When damaged concrete has a broad area of faults or cracks, replacement concrete is a way of repair. This type of concrete restoration involves removing damaged concrete from the structural member, preparing the region for repairs, and then using replacement concrete. When the repair area reaches 1 square foot and the depth surpasses 6 inches, and the repair is of substantial continuous area, this approach is applied.
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Replacement concrete repairs are also used for:
Holes that go all the way through concrete portions. Except where epoxy-bonded concrete replacement is required or permitted as an alternative to concrete replacement, holes in which no reinforcement is encountered or in which the depth extends 1 inch below or behind the backside of the reinforcing steel and which are larger than 1 square foot and deeper than 4 inches. Larger-than-half-square-foot holes in reinforced concrete that extend beyond the reinforcement The most popular concrete repair material, replacement concrete, will suit the needs of the vast majority of concrete repairs.
Without the use of a bonding agent or Portland cement grout, replacement concrete repairs are done by bonding new concrete to the repair areas. The repair is compatible with the old concrete in terms of thermal expansion and other physical and chemical qualities because the damaged concrete is replaced with high-quality concrete that is very comparable to the surrounding concrete. As a result, the optimum repair method in many circumstances is the use of replacement concrete.
Preparation of Surface for Replacement Concrete:
Preparation should be as follows in order to achieve satisfactory results with the replacement concrete method:
To use replacement concrete, the reinforcement in the reinforced concrete should be exposed for at least 25mm surrounding it. For replacement concrete, the minimum depth of concrete removal should be roughly 25mm, and it should continue until all of the problematic concrete has been removed. If the hole is for a vertical member, the top should be cut with a 1:3 upward slope from the back toward the face where the concrete will be poured. This is necessary to allow concrete vibration without leaving air pockets at the top of the repair. If concrete is being removed from one side of the structure to the other.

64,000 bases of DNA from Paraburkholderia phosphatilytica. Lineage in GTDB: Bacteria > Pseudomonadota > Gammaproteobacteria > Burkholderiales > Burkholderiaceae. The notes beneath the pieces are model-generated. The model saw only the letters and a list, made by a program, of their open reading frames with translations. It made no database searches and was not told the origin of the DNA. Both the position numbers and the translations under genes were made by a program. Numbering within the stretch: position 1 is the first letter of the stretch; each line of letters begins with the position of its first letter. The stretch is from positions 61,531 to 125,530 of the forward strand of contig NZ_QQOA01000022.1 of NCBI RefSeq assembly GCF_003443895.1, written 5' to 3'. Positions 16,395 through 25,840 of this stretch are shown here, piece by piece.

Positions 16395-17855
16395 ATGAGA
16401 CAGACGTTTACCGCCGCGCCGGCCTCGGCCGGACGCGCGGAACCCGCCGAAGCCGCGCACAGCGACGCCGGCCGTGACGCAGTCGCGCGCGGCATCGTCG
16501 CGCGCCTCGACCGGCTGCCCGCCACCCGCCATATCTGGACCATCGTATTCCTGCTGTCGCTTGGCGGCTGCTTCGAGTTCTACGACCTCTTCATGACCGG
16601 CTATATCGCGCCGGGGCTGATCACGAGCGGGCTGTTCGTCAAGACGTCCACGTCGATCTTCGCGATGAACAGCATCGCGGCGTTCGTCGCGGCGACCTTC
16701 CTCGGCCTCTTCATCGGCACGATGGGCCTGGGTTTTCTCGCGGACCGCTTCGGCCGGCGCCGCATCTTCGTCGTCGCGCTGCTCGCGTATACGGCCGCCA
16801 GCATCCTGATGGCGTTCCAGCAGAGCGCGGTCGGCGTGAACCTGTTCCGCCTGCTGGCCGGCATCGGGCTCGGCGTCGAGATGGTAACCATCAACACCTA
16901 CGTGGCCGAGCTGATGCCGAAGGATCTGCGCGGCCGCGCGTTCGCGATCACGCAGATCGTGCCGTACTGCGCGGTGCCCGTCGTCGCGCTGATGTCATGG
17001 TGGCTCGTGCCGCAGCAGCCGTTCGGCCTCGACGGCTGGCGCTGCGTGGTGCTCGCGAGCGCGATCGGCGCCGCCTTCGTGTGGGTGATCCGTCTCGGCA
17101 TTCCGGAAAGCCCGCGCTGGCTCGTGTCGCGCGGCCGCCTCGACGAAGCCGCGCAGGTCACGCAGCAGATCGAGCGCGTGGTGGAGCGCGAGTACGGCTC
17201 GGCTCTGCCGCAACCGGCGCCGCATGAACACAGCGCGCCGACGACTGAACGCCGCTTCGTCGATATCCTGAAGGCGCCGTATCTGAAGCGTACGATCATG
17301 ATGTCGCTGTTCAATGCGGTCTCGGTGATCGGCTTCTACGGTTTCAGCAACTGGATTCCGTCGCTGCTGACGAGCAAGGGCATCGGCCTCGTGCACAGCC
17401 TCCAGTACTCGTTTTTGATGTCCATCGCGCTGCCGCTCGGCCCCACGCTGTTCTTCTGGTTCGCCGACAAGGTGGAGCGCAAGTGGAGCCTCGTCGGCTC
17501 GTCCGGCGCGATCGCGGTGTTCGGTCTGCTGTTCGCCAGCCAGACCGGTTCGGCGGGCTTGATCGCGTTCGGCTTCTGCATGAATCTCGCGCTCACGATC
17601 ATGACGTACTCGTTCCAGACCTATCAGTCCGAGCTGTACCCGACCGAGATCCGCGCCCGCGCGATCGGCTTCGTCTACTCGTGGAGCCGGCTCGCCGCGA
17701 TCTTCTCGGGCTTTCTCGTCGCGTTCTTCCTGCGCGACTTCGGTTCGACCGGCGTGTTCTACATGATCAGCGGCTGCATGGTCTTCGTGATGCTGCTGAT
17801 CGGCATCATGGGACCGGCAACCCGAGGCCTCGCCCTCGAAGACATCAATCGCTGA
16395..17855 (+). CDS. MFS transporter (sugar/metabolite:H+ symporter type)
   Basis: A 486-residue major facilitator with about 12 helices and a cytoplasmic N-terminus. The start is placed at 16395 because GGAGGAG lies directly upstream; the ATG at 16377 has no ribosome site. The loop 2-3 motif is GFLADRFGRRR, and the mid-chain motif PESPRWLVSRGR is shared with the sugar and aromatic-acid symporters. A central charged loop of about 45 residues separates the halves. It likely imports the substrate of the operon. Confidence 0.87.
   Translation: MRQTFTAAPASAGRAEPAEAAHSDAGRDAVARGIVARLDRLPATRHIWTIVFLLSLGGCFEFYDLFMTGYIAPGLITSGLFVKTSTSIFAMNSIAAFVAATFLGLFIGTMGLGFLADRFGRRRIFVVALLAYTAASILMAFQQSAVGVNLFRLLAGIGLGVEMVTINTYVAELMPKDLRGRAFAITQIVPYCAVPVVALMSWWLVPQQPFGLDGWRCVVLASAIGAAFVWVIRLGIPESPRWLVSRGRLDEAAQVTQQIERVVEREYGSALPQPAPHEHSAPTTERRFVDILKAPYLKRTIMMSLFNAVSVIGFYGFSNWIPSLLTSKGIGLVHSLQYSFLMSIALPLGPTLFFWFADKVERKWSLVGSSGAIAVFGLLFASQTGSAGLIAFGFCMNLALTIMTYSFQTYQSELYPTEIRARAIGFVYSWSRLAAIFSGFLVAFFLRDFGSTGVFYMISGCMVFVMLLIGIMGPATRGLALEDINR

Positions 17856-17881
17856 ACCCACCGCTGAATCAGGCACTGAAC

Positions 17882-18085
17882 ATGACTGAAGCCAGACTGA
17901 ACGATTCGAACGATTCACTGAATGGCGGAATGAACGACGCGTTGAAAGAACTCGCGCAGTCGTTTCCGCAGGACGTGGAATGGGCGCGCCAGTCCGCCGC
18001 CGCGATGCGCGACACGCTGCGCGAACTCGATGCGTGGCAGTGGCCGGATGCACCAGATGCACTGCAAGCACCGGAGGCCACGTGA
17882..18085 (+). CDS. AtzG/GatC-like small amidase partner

Cutting damaged concrete should be done in such a way that no current concrete is destroyed and no concrete is spalls.Before excavating the damaged concrete, the outlines of areas to be repaired should be saw cut as specified to a depth of 1-1/2 inches for repairs on surfaces prone to damaging water action and for other repairs on exposed surfaces.The existing concrete surfaces to which fresh concrete is to be bonded must be clean, rough, and dry on the surface. Prior to placement, any excess material on the joint caused by form fabrication must be eliminated.
Materials for Replacement Concrete:
The water-cement ratio in repair concrete should be the same as in identical new constructions or the existing structure, although it should not exceed 0.47 by weight. To minimise water content and subsequent shrinkage, utilise aggregate with a maximum size of as large as possible and a slump as low as is consistent with appropriate placement and complete vibration. Entrapped air should make up 3 to 5% of the concrete. To reduce shrinkage, the concrete should be laid as cool as possible, preferably at 20 °C or lower. During hot weather, materials should be stored in shaded regions. When combining water, it may be necessary to use ice.Material batching should be done by weight, but batch boxes can be utilised if they are the exact size needed.
For replacement concrete, the slump should be as low as feasible, and it should be less than 75mm.
Starting with an over-sanded mix with a maximum aggregate size of 20mm, a maximum water-cement ratio of 0.47 by weight, 6 percent total air by volume of concrete, and a maximum slump of 100 mm, structural concrete placements should be commenced. This specific mix should be applied to the junction at the bottom of the placement several inches deep. On the construction joints, a mortar layer should not be applied.
Application of Replacement Concrete:
The quality of a repair is determined not only by the use of low-slump concrete, but also by the thoroughness with which the vibration is measured before, during, and after the concrete is deposited. Over-vibration is unlikely to occur. If accessibility allows, immersion-type vibrators should be employed. Pressure should be applied to the fill and the form vibrated immediately after the hole has been entirely filled. This procedure should be repeated every 30 minutes until the concrete has hardened and is no longer responsive to vibrations. Wedging or tightening the bolts protruding through the pressure cap applies pressure.